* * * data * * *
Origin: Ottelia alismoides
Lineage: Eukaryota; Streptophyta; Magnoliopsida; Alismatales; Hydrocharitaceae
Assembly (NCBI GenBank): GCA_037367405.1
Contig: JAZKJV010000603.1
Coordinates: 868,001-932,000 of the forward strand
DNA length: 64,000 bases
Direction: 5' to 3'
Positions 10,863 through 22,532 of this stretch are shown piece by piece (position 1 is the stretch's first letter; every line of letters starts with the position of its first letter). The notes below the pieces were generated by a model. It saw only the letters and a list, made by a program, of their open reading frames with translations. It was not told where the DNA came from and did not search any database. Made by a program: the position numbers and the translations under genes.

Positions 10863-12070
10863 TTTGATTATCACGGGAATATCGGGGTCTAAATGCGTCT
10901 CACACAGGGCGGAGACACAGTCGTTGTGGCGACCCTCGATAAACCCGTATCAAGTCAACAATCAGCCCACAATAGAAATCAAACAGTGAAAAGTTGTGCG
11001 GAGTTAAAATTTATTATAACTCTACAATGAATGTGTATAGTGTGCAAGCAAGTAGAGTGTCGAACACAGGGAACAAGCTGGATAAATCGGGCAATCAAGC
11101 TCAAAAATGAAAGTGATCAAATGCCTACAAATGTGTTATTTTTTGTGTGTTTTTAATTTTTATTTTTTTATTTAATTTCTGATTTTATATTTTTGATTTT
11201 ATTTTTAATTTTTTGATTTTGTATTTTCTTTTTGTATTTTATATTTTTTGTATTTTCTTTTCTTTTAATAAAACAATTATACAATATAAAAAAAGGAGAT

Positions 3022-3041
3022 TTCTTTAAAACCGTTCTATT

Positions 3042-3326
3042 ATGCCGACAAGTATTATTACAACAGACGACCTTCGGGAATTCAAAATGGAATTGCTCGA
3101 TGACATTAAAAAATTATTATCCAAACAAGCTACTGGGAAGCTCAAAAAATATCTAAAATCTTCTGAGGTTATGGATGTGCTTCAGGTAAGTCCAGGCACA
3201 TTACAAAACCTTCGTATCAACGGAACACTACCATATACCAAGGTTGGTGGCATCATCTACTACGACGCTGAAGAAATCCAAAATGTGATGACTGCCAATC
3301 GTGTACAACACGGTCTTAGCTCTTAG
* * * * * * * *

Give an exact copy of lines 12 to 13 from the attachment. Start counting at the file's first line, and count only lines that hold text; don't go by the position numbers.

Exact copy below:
11001 GAGTTAAAATTTATTATAACTCTACAATGAATGTGTATAGTGTGCAAGCAAGTAGAGTGTCGAACACAGGGAACAAGCTGGATAAATCGGGCAATCAAGC
11101 TCAAAAATGAAAGTGATCAAATGCCTACAAATGTGTTATTTTTTGTGTGTTTTTAATTTTTATTTTTTTATTTAATTTCTGATTTTATATTTTTGATTTT